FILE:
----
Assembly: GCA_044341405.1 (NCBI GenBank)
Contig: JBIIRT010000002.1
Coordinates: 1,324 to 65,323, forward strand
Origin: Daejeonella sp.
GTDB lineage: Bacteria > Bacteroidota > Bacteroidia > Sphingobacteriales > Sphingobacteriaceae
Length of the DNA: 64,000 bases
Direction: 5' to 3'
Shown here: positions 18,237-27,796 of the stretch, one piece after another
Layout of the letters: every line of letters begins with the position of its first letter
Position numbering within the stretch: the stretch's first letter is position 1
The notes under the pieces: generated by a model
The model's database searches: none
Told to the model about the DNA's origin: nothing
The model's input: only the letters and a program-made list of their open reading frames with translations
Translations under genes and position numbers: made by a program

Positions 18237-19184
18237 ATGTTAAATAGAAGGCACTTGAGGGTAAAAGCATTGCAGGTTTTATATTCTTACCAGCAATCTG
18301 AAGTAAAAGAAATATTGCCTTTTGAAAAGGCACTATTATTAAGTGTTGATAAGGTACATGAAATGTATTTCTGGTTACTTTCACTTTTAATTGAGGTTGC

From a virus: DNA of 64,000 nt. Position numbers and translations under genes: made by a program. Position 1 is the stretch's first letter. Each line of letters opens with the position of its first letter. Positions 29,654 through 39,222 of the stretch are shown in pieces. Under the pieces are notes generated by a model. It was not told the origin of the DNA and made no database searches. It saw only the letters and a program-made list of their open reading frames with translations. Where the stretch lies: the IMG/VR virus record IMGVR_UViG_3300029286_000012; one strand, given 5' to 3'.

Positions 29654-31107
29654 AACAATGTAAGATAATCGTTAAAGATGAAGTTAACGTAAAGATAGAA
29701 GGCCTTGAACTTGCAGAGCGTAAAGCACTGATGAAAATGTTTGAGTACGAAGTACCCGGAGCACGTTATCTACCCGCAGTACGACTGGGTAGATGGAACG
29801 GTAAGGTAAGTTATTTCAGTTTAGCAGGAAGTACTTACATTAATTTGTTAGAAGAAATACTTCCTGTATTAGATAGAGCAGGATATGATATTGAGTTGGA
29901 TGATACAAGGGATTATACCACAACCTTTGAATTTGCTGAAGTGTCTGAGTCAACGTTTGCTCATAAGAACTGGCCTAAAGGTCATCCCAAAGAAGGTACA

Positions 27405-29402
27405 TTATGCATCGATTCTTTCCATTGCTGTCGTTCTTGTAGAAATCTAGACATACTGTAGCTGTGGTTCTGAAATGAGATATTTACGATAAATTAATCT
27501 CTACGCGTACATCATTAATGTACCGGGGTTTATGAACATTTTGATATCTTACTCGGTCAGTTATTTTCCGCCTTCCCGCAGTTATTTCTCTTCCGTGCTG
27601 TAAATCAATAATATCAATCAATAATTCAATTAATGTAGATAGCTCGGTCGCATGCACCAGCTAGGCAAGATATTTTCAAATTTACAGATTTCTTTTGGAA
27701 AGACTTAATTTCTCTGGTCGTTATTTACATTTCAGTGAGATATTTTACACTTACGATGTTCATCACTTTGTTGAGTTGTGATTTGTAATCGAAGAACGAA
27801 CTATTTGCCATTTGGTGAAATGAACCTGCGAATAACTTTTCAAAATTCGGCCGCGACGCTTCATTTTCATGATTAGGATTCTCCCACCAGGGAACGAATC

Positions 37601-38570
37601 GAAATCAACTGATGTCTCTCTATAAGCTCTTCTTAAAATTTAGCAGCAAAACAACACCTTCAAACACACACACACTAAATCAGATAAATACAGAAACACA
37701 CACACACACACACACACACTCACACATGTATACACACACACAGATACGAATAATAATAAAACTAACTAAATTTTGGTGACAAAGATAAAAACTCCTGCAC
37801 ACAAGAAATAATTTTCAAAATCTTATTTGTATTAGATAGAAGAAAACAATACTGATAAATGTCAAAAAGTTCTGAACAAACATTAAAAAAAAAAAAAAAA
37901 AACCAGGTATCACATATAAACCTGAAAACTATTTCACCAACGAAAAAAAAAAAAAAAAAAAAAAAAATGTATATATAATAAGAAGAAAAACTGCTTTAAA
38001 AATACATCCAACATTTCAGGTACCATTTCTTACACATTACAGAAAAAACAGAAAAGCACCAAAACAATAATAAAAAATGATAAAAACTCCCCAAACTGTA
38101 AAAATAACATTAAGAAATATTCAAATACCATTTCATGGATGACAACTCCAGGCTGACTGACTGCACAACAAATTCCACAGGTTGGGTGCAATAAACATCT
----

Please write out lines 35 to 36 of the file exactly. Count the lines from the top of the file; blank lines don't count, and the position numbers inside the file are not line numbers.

37901 AACCAGGTATCACATATAAACCTGAAAACTATTTCACCAACGAAAAAAAAAAAAAAAAAAAAAAAAATGTATATATAATAAGAAGAAAAACTGCTTTAAA
38001 AATACATCCAACATTTCAGGTACCATTTCTTACACATTACAGAAAAAACAGAAAAGCACCAAAACAATAATAAAAAATGATAAAAACTCCCCAAACTGTA